Friend A: "Bill Smith? Yeah he and I still chat from time to time."
Friend B: "Oh yeah, he and I were good friends. I never realized you guys knew him too."
Me: "Hey, let's get together with Bill the next time we are all in the area!"

A,B,Bill: "Sounds like a plan."

Re:Just drop I think (1)

Antipater (2053064) | about a year ago | (#42681285)

You've never wanted a tool to help you with self-reflection or self-analysis? People always wonder "what do other people think about me?" This is a tool to show you the side of yourself that other people see. Maybe you're ignoring someone without even realizing it. Maybe you're giving a creepy amount of attention to someone you shouldn't be. What are you doing well? What are you doing badly? It's nice to have these things presented as objective statistics, rather than your own subjective viewpoint.

I'll probably get flak for using a sports analogy on a geek site, but coaches watch game film of their own team just as much as they do of the opposing team. When you know your own habits, your own strengths and liabilities, it's a lot harder to be blindsided by something you didn't expect.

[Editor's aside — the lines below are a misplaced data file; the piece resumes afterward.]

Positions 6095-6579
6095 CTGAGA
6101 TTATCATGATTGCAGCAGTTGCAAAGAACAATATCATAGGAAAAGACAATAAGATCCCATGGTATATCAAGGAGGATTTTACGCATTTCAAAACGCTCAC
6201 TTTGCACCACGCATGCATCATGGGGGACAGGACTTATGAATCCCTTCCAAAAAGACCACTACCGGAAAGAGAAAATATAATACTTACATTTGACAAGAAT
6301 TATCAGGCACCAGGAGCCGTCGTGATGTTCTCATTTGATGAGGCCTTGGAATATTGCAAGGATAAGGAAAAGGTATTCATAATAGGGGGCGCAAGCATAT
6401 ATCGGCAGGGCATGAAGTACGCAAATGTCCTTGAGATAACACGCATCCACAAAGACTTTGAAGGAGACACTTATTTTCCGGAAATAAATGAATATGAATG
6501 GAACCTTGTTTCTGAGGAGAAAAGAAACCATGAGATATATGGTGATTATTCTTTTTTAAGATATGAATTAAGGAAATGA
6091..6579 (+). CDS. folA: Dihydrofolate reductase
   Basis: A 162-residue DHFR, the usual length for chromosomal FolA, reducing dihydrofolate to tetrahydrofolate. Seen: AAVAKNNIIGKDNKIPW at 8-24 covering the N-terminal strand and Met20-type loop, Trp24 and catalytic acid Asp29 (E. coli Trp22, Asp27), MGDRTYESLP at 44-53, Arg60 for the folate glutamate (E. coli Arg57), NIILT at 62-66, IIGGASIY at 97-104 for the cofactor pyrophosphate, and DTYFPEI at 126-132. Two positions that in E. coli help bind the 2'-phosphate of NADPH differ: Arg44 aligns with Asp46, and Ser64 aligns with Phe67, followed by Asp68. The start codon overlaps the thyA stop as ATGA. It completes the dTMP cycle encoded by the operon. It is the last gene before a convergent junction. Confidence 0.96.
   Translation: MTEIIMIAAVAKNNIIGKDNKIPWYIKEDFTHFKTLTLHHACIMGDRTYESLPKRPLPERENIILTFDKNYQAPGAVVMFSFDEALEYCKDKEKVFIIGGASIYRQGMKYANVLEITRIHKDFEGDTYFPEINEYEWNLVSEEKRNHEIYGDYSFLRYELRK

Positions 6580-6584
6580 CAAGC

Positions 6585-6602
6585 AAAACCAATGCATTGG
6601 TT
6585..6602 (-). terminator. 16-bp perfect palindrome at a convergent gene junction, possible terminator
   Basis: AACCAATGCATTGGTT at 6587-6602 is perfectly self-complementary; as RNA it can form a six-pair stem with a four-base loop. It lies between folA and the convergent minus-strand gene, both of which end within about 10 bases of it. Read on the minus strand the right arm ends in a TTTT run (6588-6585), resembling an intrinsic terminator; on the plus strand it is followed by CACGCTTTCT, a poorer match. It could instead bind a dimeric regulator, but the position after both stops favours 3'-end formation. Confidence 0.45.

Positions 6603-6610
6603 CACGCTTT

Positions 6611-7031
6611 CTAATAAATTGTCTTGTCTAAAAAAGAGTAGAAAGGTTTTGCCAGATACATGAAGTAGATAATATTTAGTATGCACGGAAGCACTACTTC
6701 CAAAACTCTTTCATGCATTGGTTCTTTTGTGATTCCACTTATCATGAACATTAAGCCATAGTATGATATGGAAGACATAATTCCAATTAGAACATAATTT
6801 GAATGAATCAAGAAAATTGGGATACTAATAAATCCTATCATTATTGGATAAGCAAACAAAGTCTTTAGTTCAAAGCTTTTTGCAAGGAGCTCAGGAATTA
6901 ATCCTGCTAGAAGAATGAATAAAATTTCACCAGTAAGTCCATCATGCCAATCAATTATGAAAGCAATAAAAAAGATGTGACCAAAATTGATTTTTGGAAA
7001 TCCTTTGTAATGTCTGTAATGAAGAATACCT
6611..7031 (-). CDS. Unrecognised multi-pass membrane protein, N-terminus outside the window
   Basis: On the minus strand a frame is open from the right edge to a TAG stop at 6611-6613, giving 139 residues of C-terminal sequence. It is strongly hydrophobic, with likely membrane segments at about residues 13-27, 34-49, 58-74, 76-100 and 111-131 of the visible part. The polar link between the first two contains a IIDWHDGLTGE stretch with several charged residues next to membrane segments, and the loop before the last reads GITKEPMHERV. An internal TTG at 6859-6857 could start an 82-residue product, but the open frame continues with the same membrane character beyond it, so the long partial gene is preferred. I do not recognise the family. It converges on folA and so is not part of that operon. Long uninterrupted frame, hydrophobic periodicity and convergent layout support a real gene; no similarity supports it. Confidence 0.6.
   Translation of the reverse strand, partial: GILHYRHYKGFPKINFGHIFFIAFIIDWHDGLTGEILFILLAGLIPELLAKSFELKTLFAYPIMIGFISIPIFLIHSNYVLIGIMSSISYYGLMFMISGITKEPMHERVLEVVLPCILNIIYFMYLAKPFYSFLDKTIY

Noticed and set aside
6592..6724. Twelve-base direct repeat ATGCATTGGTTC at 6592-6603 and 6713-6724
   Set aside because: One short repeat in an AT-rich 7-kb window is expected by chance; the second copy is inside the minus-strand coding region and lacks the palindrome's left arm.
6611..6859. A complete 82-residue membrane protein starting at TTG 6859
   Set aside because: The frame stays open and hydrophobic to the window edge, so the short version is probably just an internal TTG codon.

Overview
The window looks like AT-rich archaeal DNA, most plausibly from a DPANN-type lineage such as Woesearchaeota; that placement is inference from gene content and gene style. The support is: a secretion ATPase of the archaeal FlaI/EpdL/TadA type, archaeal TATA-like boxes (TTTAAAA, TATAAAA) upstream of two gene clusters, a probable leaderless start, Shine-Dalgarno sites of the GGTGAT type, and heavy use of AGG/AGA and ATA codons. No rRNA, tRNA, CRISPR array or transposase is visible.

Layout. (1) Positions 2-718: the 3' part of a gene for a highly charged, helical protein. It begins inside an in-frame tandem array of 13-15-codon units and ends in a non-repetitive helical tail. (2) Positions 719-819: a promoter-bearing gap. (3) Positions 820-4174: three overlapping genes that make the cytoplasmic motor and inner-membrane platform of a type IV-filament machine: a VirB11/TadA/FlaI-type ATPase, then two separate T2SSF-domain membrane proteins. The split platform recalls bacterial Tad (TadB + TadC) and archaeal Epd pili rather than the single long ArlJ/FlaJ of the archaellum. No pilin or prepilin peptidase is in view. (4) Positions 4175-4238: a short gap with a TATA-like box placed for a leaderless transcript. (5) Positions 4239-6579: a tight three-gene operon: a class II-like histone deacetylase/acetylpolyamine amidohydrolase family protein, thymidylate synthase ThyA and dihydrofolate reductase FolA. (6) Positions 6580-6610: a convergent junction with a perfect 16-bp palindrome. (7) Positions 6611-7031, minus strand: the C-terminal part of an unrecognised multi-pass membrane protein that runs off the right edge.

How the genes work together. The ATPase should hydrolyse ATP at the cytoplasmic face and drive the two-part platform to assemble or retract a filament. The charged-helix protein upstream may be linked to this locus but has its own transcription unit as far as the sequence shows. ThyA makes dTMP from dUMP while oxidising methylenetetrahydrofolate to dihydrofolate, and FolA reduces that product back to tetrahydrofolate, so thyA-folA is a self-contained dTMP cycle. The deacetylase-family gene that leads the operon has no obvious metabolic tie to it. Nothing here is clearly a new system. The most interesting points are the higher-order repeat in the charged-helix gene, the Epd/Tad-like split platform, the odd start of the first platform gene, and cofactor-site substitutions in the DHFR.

Re:Just drop I think (1)

Bucc5062 (856482) | about a year ago | (#42681561)

No, not really, not for a social media site that just came into being a few years ago. You accentuate the point I was making about narcissism and narcissistic behavior. If I am being "creepy" how will I know unless someone outside my own head tells me. What am I doing well? Well I would think positive feedback would reflect that better then some chart. One person will look in the mirror and say "how wonderful am I" while another will look and remark "I must be a horrible person". Both are right, both are wrong.

The analogy falls short for the coach is outside the team, watching. If you had said the coach watched films of himself interacting with his own players I'd see more connection. Until there is outside corroboration, I cannot be objective about any aspect of my behavior other then a general sense of being true to who I am.

Another poster did make a valid point that looking at links could bring about information not normally known from daily use. By the same token had this article not been presented I doubt he would have made the same effort and those two people would still not know each other (or would care).

Re:Just drop I think (1)

Antipater (2053064) | about a year ago | (#42683319)

The coach is most certainly involved with the play-calling, which is a large chunk of what he's watching film for in the first place. But, if you like, I'll change the analogy to the players instead - players watch film of themselves all the time to see where, how, and why they screwed up.